On proxy-voting issues at 32 companies the AFL-CIO considers representative of a “worker-owner view of value that emphasizes management accountability and good corporate governance,” Vanguard voted against all 32 proposals; Northern Trust, 28 out of 29; BlackRock, 30 out of 32; and Fidelity, 28 out of 30. Continue Reading →

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UNFI: How I Voted – Proxy Score 17%

United Natural Foods ($UNFI) is one of the stocks in my portfolio. Their annual meeting is coming up on 12/12/2012. ProxyDemocracy.org had collected the votes of three funds when I voted on 12/5/2012.  I voted with management only 17% of the time.  View Proxy Statement. Warning: Be sure to vote each item on the proxy. Any items left blank will be voted in favor of management’s recommendations. (See Don’t Let Companies Change Shareholders’ Blank Votes) Continue Reading →

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Shareholder Activism: Stanford Rock Center for Corporate Governance Series – Part 3 of 3

Evan, Abe, Mason

This was the last of a three part overview of shareholder activism, beginning with the history and an overview of the key players in the space; continuing with a behind-the-scenes look at non-contentious shareholder engagement and how its impacting companies and the market; and ending with this session on Contested Situations: Proxy Fights, PR wars and activist defense. Continue Reading →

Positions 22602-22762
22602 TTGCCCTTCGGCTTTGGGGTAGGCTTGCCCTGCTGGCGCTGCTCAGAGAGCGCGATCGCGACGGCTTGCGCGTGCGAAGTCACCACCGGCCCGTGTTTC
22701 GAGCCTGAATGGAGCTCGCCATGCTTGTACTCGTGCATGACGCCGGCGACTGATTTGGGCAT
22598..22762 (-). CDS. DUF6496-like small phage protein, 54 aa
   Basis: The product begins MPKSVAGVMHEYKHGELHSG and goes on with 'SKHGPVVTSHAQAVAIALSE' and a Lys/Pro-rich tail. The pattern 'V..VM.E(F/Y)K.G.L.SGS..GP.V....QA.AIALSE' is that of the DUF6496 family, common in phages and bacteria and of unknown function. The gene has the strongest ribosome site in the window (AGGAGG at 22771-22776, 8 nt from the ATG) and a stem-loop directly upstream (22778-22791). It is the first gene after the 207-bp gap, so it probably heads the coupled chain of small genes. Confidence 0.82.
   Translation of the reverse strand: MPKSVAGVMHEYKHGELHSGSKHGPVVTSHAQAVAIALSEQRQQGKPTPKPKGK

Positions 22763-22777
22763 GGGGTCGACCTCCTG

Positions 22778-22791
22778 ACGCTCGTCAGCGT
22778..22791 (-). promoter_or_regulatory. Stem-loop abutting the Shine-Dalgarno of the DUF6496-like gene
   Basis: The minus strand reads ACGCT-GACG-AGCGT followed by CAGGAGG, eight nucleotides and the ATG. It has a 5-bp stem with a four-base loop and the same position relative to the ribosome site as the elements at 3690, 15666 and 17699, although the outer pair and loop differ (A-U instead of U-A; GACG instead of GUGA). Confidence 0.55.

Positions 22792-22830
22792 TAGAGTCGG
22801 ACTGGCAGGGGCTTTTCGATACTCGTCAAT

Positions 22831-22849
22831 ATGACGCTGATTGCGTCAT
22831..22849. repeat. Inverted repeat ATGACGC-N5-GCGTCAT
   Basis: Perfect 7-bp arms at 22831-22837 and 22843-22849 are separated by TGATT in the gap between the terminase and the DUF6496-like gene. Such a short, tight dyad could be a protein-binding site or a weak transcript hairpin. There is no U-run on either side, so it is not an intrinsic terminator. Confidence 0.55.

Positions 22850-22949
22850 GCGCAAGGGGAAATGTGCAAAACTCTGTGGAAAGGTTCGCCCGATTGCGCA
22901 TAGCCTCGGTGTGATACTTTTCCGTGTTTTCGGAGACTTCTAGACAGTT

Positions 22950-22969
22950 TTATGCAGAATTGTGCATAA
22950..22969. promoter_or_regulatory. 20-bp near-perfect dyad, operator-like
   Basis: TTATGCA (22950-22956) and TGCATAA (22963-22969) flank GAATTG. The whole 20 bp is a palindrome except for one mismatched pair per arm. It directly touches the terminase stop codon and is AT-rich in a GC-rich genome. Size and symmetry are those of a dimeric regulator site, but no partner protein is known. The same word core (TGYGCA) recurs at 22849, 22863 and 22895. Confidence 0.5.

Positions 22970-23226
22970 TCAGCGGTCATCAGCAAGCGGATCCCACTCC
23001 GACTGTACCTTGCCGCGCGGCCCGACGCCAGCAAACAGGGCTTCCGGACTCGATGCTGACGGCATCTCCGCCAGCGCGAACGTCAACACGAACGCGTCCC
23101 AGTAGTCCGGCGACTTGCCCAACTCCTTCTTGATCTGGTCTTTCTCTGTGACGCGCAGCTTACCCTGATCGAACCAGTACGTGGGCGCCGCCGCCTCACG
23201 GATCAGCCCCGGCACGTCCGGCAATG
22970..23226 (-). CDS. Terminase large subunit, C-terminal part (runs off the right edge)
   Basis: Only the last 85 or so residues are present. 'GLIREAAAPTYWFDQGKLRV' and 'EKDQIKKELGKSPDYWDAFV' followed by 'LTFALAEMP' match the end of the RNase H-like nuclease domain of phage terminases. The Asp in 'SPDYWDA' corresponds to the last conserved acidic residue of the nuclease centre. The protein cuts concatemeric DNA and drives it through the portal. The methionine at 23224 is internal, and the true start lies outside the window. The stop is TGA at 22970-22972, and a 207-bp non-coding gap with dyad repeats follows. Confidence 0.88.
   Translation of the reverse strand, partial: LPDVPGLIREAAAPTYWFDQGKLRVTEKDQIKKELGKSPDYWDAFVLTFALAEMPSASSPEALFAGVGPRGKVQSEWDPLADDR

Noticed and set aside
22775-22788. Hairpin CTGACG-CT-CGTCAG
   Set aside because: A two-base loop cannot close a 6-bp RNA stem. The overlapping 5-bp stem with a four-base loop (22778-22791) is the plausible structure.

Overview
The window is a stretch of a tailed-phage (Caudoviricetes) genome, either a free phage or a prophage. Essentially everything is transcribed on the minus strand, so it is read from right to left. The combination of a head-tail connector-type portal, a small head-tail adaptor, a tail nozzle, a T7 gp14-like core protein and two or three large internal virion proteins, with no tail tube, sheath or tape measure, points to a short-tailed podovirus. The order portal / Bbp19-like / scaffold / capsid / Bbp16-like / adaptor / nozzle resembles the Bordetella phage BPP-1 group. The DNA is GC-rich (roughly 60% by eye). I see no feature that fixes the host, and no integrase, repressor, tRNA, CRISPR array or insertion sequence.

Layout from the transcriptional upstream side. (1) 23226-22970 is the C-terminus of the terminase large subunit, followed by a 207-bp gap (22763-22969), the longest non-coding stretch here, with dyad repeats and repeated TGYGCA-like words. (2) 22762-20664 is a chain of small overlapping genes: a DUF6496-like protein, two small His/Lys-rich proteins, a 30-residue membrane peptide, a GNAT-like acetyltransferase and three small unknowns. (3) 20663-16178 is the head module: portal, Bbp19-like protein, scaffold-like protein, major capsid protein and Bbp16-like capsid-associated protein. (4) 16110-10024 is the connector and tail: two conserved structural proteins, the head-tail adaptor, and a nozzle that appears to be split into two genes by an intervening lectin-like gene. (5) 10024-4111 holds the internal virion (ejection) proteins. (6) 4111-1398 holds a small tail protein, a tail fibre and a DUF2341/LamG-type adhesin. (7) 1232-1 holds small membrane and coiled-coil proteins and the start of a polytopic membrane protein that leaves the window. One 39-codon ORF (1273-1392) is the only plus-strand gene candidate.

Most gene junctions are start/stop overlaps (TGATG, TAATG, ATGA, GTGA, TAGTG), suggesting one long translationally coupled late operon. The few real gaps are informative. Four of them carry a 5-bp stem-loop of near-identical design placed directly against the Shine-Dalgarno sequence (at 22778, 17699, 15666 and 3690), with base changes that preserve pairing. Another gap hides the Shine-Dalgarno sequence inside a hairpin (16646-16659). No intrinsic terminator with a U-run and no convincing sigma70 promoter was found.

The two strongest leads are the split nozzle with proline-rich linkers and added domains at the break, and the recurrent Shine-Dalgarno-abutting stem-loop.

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Corporate Directors Forum 2012 – Part 1: Shareholder Hot Topics

These are some relatively quick notes that I’m sharing from the Corporate Directors Forum 2012, held on the beautiful campus of the University of San Diego, January 22-24, 2012. Since I am busy with no-action requests this proxy season (especially proxy access proposals), this post may be a cryptic… not complete sentences bt hopefully mor intelligible thN txt msgN. Continue Reading →

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Edkins Takes Top CorpGov Slot at BlackRock

Michelle Edkins will take over from Abe Friedman as BlackRock’s Global Head of Corporate Governance and Responsible Investment.

Friedman, who was a founding partner of proxy firm Glass Lewis, where he was chief policy officer and general counsel, has decided to leave BlackRock. He is believed to be considering launching a new governance focused activist fund.

BlackRock, the world’s largest asset manager, has more than $3.5trn in assets under management and over $200bn in responsible investment mandates. (BlackRock names new global corporate governance and RI head, Responsible Investor, 3/11/2011)